Nursing is once again on the occupational shortage list and the solutions are far from perfect.
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Each one bears a financial cost, and places increasing pressure on senior staff to manage temporary nurses, accommodate those from other countries, or bear the brunt of staffing shortages themselves. Increased pressure leads to sickness, absence, higher burnout, and staff leaving. And then we have more vacancies and pressure. It is a downward spiral fuelled by too few registered nurses.
In December Health Education England published the national workforce investment plan. Confusingly, given the context of too few RNs, just 300 additional adult general nurse training places are to be funded – only 10% of the number that had been calculated as needed. In the same month the nursing associate role was announced, to increase the capability and capacity of the nursing workforce. It is not intended to substitute RNs, but to complement them. But consider how its introduction might work in practice.
Clover Ward, a 30-bed acute medical ward, has 30 RNs and 15 healthcare support workers (determined by professional judgement and the Safer Nursing Care Tool, an NHS web application used to determine optimal staff levels). All the HCSWs posts are filled but 10% of RN posts are vacant. Then comes the plan to introduce nursing associates. How might this establishment change?
● More money is provided for Clover Ward to have two nursing associates on top of the funded establishment, to free up RN time. This is unlikely.
● HCSWs are funded to be trained as nursing associates, increasing their skill level. But Health Education England says employers have to fund education.
● Finally, trusts say: “We can’t wait to recruit RNs; we’ll switch those vacancies into nursing associate posts. We need the staff now and it’ll be cheaper too.” Plus it will stop RNs being “dragged down by fundamental care”, as the HEE puts it.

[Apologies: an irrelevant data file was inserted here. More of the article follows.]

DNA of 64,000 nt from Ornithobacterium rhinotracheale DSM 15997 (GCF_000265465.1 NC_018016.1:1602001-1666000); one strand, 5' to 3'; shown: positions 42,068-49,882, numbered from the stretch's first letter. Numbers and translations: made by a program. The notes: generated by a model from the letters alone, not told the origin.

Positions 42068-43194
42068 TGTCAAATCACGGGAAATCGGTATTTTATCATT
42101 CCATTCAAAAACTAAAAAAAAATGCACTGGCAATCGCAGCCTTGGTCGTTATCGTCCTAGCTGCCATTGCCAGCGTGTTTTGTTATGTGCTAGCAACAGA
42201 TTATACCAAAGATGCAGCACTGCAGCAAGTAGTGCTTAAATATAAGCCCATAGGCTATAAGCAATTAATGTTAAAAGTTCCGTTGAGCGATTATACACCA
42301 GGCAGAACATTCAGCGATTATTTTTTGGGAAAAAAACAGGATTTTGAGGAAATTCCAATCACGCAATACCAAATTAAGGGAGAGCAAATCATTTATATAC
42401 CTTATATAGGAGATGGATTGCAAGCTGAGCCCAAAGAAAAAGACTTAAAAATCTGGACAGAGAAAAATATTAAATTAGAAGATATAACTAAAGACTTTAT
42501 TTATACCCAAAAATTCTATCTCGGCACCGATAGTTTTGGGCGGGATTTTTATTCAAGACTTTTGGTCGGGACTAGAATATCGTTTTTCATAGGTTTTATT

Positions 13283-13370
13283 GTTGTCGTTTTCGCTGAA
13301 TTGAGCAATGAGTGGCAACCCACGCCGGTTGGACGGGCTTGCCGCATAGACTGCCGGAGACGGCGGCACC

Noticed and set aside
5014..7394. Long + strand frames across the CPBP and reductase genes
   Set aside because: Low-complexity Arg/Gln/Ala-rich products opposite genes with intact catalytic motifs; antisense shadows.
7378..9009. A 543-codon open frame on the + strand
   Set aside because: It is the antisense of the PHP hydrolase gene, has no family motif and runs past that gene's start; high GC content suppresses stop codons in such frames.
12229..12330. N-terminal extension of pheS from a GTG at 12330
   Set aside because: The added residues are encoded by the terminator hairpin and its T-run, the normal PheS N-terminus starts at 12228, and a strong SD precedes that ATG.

Which of these is likely to happen? In the current financial context only option C is viable. If we introduce the nursing associate role with the existing budget, it can only be as a replacement for RN posts, because everything else costs money. And so the nursing associate will sometimes be used as a substitute for RNs.
Patients will receive more care from staff who have had less training. But this isn’t a nursing issue. It is a fundamental issue about the level and quality of care we as a society want to be available to patients when they receive care in the NHS.
Insufficient investment in training enough RNs got us into this mess. Investment in the workforce is the only way out. Having established the number of RNs needed, we need to train and employ them, without compromise. Low RN staffing levels causes patients to die in hospital. And 86% of RNs leave necessary care undone because they haven’t enough time.
If there isn’t the money in the system to provide the current range of services safely, then reduce the services. Close beds. Charge for some elements of care. Put a penny on the taxes of higher paid to create a safer care fund. Shift the balance of funding so a higher percentage goes into nursing workforce rather than medicine.
I don’t know which of these options is the right. I’m not a policy maker. I’m not a health economist. Nor am I a politician. But as a researcher with 20+ years’ experience of studying the nursing workforce, I know that if we want a healthcare system that provides care safely, these choices need making. And then we can once again uphold the first principle of medicine and nursing: do the patient no harm.
Jane Ball is Principal Research Fellow NIHR CLAHRC Wessex, University of Southampton